Endocrine Metabolism III: Adrenal Glands
Regulation of renin release. Numbers 1-7 indicate the steps involved in
the secretion of renin by the juxtaglomerular apparatus and its action.
© , Stimulatory, © inhibitory; f increased production.
uptake of low-density lipoprotein (LDL) by increasing the
number of LDL receptor sites. The adrenal cortex, al-
though capable of
de novo
cholesterol synthesis, normally
depends on LDL for its cholesterol needs. By increasing
the size of the pregnenolone pool, ACTH promotes
the flow of steroids through the major pathways of the
zona fasciculata. It also stimulates DHEA and DHEAS
secretion by the zona reticularis and aldosterone secretion
from the zona glomerulosa. ACTH is not an important
regulator of aldosterone secretion because there is no
feedback communication between ACTH release and the
zona glomerulosa.
Metabolism of Corticosteroids
states and have different fractional distributions (see
Table 30-3). Because of the relatively large fraction of
unbound (40%) and loosely bound (50%) forms, aldo-
sterone is cleared from blood much faster than is corti-
sol (half-lives in blood: aldosterone, ~30 minutes; corti-
sol, ~10 hours). Both steroids are metabolized mainly in
the liver. The major metabolite of aldosterone is tetrahy-
droaldosterone glucuronide and that of cortisol is tetrahy-
drocortisol glucuronide. These water-soluble conjugates
are excreted by the kidney. Another metabolite of cor-
tisol is cortisone (4-pregnen-17a,21-diol-3,l 1-20-trione),
which has no intrinsic activity but can be reconverted to
cortisol in certain peripheral tissues (e.g., lung, liver).
Synthetic Corticosteroids
Because of inactivation in the liver, the corticosteroids
are ineffective when taken by mouth. Synthetic corti-
costeroids have been developed that are relatively resis-
tant to hepatic inactivation and are active when taken
orally (Table 32-2). Certain structural modifications en-
hance glucocorticoid activity while suppressing miner-
alocorticoid activity; other modifications enhance both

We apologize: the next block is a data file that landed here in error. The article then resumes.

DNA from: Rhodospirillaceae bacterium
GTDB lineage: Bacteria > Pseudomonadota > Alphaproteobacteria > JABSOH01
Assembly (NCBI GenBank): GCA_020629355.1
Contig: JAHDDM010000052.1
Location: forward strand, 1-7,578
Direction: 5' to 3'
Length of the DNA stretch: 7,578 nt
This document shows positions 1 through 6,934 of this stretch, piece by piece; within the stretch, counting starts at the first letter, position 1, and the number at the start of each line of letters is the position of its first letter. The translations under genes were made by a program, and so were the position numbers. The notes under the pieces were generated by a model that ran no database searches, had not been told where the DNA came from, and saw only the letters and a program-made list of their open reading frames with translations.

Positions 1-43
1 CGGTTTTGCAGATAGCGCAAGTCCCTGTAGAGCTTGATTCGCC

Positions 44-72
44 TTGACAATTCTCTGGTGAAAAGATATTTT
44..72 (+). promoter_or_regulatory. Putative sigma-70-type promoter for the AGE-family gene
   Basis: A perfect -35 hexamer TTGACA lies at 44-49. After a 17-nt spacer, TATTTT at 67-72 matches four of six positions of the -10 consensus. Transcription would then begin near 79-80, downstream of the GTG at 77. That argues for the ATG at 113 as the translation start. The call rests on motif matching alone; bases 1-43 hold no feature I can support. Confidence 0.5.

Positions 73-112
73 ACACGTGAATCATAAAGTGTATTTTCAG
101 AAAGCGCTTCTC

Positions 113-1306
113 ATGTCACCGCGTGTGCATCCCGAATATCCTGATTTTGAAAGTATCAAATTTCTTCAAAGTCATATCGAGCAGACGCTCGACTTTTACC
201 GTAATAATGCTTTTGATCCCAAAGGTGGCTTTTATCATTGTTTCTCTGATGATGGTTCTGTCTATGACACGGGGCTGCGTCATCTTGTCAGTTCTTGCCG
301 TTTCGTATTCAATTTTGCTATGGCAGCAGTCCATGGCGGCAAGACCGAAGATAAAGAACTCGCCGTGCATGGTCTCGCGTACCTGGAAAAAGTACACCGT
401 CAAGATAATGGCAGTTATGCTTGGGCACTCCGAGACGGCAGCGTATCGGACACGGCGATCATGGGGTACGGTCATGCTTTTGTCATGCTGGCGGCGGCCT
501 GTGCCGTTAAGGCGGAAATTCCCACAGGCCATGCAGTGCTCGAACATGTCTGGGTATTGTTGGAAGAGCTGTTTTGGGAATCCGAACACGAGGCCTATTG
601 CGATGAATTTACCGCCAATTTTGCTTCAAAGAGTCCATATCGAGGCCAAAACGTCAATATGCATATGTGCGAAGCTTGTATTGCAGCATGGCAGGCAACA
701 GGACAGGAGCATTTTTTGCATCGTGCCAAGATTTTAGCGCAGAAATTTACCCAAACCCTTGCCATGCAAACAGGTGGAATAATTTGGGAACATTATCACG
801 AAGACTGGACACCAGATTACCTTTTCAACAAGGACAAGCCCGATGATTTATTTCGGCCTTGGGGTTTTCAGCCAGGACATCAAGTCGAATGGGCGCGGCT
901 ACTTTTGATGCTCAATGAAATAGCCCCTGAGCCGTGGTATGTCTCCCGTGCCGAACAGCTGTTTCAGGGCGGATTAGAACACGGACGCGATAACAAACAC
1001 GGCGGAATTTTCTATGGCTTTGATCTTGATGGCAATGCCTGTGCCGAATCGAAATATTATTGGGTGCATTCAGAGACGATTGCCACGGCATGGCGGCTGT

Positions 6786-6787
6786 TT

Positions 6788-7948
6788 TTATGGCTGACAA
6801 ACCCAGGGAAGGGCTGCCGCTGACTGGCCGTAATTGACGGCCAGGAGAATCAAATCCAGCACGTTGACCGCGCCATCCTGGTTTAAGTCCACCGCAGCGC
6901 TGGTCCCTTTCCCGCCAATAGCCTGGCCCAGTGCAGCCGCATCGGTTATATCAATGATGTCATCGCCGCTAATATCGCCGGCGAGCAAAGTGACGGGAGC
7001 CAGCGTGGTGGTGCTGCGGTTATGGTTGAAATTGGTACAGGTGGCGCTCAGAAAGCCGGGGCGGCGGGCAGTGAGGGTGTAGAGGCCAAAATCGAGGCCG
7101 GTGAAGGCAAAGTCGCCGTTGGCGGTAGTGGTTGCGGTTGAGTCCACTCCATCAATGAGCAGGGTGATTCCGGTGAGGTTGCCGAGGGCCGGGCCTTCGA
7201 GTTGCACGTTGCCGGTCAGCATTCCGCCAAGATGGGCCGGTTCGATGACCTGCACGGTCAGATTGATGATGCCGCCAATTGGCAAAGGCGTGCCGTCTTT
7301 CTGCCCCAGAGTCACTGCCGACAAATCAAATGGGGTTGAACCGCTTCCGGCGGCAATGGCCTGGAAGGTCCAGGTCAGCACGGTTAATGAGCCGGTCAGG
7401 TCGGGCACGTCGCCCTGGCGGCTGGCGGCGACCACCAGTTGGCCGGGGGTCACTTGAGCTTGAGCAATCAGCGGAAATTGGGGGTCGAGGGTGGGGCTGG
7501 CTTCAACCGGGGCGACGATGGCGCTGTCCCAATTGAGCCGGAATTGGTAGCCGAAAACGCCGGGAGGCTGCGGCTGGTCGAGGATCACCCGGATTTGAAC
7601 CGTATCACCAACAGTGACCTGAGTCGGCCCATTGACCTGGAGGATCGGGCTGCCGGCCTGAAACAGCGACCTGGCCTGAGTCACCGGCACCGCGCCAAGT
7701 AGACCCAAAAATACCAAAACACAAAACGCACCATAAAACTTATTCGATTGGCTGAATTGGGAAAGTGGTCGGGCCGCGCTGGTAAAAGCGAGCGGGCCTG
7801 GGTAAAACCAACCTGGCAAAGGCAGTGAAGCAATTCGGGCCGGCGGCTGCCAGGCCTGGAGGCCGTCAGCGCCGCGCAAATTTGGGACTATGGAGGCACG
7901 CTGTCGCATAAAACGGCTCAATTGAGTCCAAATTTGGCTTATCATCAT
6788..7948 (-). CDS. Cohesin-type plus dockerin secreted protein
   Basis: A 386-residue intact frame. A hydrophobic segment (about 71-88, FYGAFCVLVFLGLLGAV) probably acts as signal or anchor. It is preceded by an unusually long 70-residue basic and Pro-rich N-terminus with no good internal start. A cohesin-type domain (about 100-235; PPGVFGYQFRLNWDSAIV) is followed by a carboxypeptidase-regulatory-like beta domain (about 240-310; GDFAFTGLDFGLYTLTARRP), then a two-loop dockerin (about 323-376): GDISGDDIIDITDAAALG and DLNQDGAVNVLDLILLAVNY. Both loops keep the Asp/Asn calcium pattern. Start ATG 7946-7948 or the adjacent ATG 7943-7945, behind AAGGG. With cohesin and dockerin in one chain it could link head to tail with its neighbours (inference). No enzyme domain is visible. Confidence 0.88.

activities. For example, the double bond at position
1 (A1) of prednisolone increases glucocorticoid activ-
ity fourfold while decreasing mineralocorticoid activity
by a one-third. If a 16-a-methyl group also is added
to form methylprednisolone, glucocorticoid activity is
further enhanced and mineralocorticoid activity is fur-
ther reduced. Addition of a 9-a-fluoro group to produce
dexamethasone gives one of the most potent glucocor-
ticoids available, with negligible mineralocorticoid ac-
tivity. If, however, the 9-a-fluoro group is introduced
into cortisol to produce fludrocortisone, the result is a
very potent mineralocorticoid with enhanced glucocorti-
coid activity. Thus, the 1
-hydroxyl group of corticos-
teroids, which is protected from oxidation by a 9-a-fluoro
group, is essential for glucocorticoid and mineralocorti-
coid activities. It also appears that steric hindrance of the
A ring and the 20,21-a-ketol side chain enhances glu-
cocorticoid activity while diminishing mineralocorticoid
Biological Actions of Aldosterone
Mechanism o f Action
Aldosterone exerts its effect by binding to type I corti-
costeroid receptors in the cytoplasm, translocating to the
nucleus, and binding to an acceptor site in the chromatin,
which results in gene activation and synthesis of a spe-
cific protein (see Chapter 30). Aldosterone induces the
synthesis of aldosterone-induced protein (AIP), which is
involved in transcellular Na+,K+-ATPase.
The type I corticosteroid receptor (mineralocorticoid
receptor) binds cortisol and aldosterone with equal affin-
ity. Because the circulating level of cortisol normally ex-
ceeds that of aldosterone by about 1000-fold (Table 32-1),
activation of the receptor by aldosterone would proba-
bly not occur, were it not for the presence of a cortisol-
inactivating enzyme in cells responsive to aldosterone.
This enzyme, 11 /1HSD (Chapter 30), catalyzes the con-
version of cortisol to cortisone, a metabolite that is not
recognized by the receptor. Inhibition or absence of this
enzyme leads to excessive aldosterone-like effects due to
receptor activation by cortisol, a condition referred to as
“apparent mineralocorticoid excess” (AME). AME can
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